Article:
Ryohei Yoshida: A Conversation on SUP, Fatherhood, and Winning Championships

Today on TotalSUP, we dive into the life and experiences of Ryohei Yoshida, the renowned stand-up paddle athlete from Japan. Having recently clinched the prestigious ICF SUP World SUP Mens Technical 40+ Title, Ryohei shares his insights on balancing his roles as an athlete, husband, and father. From his training routine in the idyllic coastal city of Nago, Okinawa, to his affiliation with the SIC Team, Ryohei paints a vivid picture of the paddling scene in Japan while highlighting the country’s remarkable athletes. Join us as we explore his motivations, goals for the future, and his journey as a multi-faceted individual reaching new heights in the competitive world of SUP.

Hi there Ryohei! Welcome to TotalSUP! How is the new year starting for you so far?

2024 has started at a slow pace. It has been very calm and warm this winter in Okinawa. This year, I am focusing on surfing to improve in-out techniques, basic physical strength, and smooth body movements.

Are you still based in Nago City in Japan? What is it like to paddle there? Paint a picture for us!

I live in Nago City, Okinawa with my family. Nago City is surrounded by the east and west coasts. Both coasts can be reached within 30 minutes by car, so you can enjoy the sunrise and sunset while surfing. You can choose the best location for surfing according to the weather and what you would like to do for the day!

Okinawa island is surrounded by coral reefs, so the sea is blue and clear, and there are many tropical fish and turtles. You might also see dolphins and sharks. There are also reef breaks scattered throughout. There are relatively few surfers, and the people are very friendly and helpful to visitors. Surfing is only possible at high tide, but paddling can be done all day long. The seawater is very warm, and never drops below 20°C even in winter.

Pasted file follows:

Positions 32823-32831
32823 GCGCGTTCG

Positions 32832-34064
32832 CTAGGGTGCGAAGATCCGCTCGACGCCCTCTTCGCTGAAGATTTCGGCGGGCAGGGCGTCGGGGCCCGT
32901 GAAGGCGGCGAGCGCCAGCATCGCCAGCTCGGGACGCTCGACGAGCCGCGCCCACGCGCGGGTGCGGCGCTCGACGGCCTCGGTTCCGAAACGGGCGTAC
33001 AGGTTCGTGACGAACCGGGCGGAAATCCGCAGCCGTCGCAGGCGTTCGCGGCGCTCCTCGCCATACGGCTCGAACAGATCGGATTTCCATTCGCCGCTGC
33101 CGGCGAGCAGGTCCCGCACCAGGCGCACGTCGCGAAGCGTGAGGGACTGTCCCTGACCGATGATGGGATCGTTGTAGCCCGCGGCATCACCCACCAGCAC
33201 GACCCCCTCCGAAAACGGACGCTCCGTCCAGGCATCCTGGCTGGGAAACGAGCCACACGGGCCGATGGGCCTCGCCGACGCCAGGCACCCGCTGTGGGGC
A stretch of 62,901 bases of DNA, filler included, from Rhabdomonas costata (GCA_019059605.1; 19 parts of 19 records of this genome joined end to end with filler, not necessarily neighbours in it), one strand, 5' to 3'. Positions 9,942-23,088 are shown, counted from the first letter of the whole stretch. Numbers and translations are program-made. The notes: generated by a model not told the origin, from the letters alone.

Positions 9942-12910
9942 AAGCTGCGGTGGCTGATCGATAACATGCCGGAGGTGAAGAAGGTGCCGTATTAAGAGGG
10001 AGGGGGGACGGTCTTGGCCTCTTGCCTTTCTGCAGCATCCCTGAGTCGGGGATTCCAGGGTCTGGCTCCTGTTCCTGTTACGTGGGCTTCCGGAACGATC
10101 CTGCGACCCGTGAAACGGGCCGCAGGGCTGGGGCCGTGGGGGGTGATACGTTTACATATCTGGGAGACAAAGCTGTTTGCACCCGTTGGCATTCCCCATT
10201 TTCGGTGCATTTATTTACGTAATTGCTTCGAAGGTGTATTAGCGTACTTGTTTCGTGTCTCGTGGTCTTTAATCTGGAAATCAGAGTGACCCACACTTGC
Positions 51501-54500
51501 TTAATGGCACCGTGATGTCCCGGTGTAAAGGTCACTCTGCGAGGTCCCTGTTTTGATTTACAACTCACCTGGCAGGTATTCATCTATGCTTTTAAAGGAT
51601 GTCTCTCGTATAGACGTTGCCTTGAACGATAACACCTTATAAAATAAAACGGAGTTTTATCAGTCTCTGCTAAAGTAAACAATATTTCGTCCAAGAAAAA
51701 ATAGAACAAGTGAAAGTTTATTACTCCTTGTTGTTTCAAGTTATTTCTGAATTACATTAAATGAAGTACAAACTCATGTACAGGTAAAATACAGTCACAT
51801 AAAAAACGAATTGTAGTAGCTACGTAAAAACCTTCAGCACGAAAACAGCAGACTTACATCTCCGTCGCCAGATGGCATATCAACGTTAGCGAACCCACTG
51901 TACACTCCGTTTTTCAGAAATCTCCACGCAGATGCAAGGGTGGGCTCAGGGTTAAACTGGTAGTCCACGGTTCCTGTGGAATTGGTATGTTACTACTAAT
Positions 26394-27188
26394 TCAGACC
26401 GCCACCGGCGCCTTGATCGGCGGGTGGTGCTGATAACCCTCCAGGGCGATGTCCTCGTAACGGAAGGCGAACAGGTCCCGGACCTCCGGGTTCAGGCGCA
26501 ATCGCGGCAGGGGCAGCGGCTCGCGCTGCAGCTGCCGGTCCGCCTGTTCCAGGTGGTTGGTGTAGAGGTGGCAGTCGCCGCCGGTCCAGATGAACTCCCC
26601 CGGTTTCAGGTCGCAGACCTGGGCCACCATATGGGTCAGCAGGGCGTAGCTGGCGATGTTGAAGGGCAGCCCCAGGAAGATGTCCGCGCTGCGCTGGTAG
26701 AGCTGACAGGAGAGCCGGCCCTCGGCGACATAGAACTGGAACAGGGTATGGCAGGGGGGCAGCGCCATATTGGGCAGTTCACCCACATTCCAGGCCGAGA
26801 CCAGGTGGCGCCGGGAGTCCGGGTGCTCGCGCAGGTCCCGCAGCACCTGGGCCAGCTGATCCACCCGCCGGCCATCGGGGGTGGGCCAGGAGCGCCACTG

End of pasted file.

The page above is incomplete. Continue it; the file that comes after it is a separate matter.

When did you join the international SIC Team? What is your go-to SIC board that you ride?

I joined the global team in 2023. I am very proud of myself to be a part of the SIC family. The whole family has great personalities, and I feel very comfortable here. Until a few years ago, the RS was the only choice for SIC race boards, but RS still has the best total balance and it is my board of choice. It is easy for anyone to handle, and to compete in most race conditions. You can also surf on it, so it’s a “magic board” for me. It can be used for all kinds of purposes such as racing, surfing, cruising, etc.

You are not just a SUP athlete, but also a husband, a father! How do you balance it all?

I try to help and support my family and friends as much as I can. I understand, and have an interest in my wife’s work, children’s school, hobbies, etc. We talk, go for a drive, exercise, enjoy watching movies, cook meals, and enjoy eating out together. As much as I give my family support, they do the same for me, and allow me to focus on paddling.

You have some pretty incredible accomplishments in the world of SUP, especially with a recent win at the ICF Championships in Thailand in the men’s 40+ Technical Race! Congratulations! What does this win mean to you?